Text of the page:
Mothers and Other Strangers


How well do we know our kids?  Because my daughters are grown up now,  I learned about some of their secret adventures from their middle- and high-school years only recently.  Their exploits, as revealed from a perspective of adult liberation, were very telling.  Here’s what I took away from their decision to share with me their adventures playing hooky, encounters with heartthrobs, rule breaking and other minor misdeeds: I must take to the grave my own school days shinanigans at all cost!

I usually post humorous stories.  I look for comic relief in tense situations. And, for the most part, that will continue.  I have, however, written a short-short story inspired by the fact that we mothers and fathers don’t always know what is happening in our children’s lives, and that’s scary.

This is a fictional account inspired by a set of photos and a discussion with a trusted confidant, who survived parenting boys.  The story appears in its entirety, however diminutive, below.

Cookie and Me


“C’mon, Zi.  Let’s go.  They’re waiting,” Cookie urges me from my seat in Mr. Clanahan’s sophomore biology class the way she does every day at 2:15 when school lets out at George Washington High.

Cookie took my ordinary name, Suzanne, and dubbed me, not Suzie, but Zi in September when we became friends.  For three months I have felt like a sleek, agile, kickboxing star of a video game or graphic novel.  Zi!  I imagine myself in a tight blue spandex leotard and tights with metallic thigh-high boots.  A lightening bolt adorns my chest.  My eyes are oversized with heavy lashes and I frown, anticipating the appearance of a teenage menace whom I will defeat.  A shock of thick yellow hair hangs over one eye in signature Anime style.  Cool.  I can take on a cartoon world.

My mom doesn’t know that I like to be called Zi, or that I hang out with Cookie.  She wouldn’t like it.

“Coming,” I say, shoving my Cover Girl compact into my Vera Wang cosmetic pouch, and grabbing my Eddie Bauer backpack—the one with sterling studs outlining the pocket where I keep the iPhone my dad gave me for getting A’s.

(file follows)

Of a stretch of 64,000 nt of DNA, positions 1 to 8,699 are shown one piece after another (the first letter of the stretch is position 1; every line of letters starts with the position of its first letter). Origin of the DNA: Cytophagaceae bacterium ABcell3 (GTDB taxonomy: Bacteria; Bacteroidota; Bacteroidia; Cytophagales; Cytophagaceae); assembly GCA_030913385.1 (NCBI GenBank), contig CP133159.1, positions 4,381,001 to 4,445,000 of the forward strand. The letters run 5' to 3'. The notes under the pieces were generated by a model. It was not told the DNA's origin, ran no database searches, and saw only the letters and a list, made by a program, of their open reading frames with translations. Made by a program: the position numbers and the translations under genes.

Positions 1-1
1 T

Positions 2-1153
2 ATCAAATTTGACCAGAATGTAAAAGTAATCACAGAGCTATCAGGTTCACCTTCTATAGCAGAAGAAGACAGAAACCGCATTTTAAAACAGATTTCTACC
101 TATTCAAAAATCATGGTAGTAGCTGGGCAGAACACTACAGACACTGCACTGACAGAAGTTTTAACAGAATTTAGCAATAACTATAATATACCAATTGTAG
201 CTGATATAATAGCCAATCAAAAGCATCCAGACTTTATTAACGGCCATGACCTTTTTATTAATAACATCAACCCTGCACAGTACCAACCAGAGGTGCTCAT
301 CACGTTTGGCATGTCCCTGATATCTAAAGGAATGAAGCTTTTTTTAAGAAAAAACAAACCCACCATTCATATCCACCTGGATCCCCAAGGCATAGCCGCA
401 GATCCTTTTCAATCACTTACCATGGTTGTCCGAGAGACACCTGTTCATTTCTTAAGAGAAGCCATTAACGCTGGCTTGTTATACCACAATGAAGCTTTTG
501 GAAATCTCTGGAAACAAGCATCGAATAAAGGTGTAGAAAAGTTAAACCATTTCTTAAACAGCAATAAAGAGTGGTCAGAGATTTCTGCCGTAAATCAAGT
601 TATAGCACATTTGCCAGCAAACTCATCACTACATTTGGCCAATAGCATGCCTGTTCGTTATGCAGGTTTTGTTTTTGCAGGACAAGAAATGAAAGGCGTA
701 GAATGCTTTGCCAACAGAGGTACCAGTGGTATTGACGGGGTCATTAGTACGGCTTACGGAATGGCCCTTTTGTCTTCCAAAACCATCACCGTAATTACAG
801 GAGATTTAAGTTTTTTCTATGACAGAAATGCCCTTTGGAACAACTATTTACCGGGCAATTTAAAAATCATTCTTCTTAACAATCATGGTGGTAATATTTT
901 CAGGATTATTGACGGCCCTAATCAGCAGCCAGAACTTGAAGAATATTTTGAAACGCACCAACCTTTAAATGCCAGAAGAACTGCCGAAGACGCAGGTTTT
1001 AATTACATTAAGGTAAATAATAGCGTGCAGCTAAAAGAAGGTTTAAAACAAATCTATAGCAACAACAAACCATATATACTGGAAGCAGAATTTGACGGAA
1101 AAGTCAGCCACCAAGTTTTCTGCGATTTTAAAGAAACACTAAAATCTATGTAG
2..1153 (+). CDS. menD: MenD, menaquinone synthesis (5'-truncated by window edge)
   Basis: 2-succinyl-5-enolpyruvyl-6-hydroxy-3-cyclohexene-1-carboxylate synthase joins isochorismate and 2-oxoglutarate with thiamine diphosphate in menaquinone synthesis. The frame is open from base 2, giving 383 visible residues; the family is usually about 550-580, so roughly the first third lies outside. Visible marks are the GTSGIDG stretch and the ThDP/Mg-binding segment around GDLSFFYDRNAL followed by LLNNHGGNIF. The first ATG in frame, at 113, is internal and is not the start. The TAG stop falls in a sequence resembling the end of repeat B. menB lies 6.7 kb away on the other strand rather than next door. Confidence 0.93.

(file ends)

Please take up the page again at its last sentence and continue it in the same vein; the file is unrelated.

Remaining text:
I always jump when Cookie speaks.  I don’t mind.  She’s a year and a half older, after all.  She’d had to repeat fifth grade the year her mom died and her dad went to prison.  Sad.

We rush passed dorky freshmen who are meandering in the halls all slow and sheep-like.  We ignore fellow sophomores who do the same.  The juniors actually sneer.  But that could be because of Cookie’s fashionably ripped fishnets and blue hair.  Or maybe because they aren’t allowed to get piercings or tattoos.  Jealous.  Of course, I’m not allowed either.  If I were allowed, I’d do my eyebrow and lip.  But probably not my tongue or nipples like Cookie.

Then we strut passed the senior jocks.  Cookie showed me how.  They are playing a lively round of One-Up.  I am certain Joaquin looks my way.  Great hair.  Nice tan.  Hot bod.  I give him a sideways glance and wish to myself, Notice me.  Notice me.  Notice me.  Darn.  What do senior jocks know, anyway?

We are finally off campus.  Mr. Clanahan pulls up in his slick, red two-door Ford Mustang, revving the engine.  Mr. Walters, the track coach, is in the back seat.  What?

“You first.  Get in,” Cookie says.


The End


About Author

Baron Von Kowenhoven

Baron was just a shy kid with a dream, growing up in the 40's with a knack for story-telling. After a brief career in film, Von Kowenhoven went to Europe in search of fringe-scientific discoveries and returned in the 90's to unleash them on the entertainment and political landscape of America.


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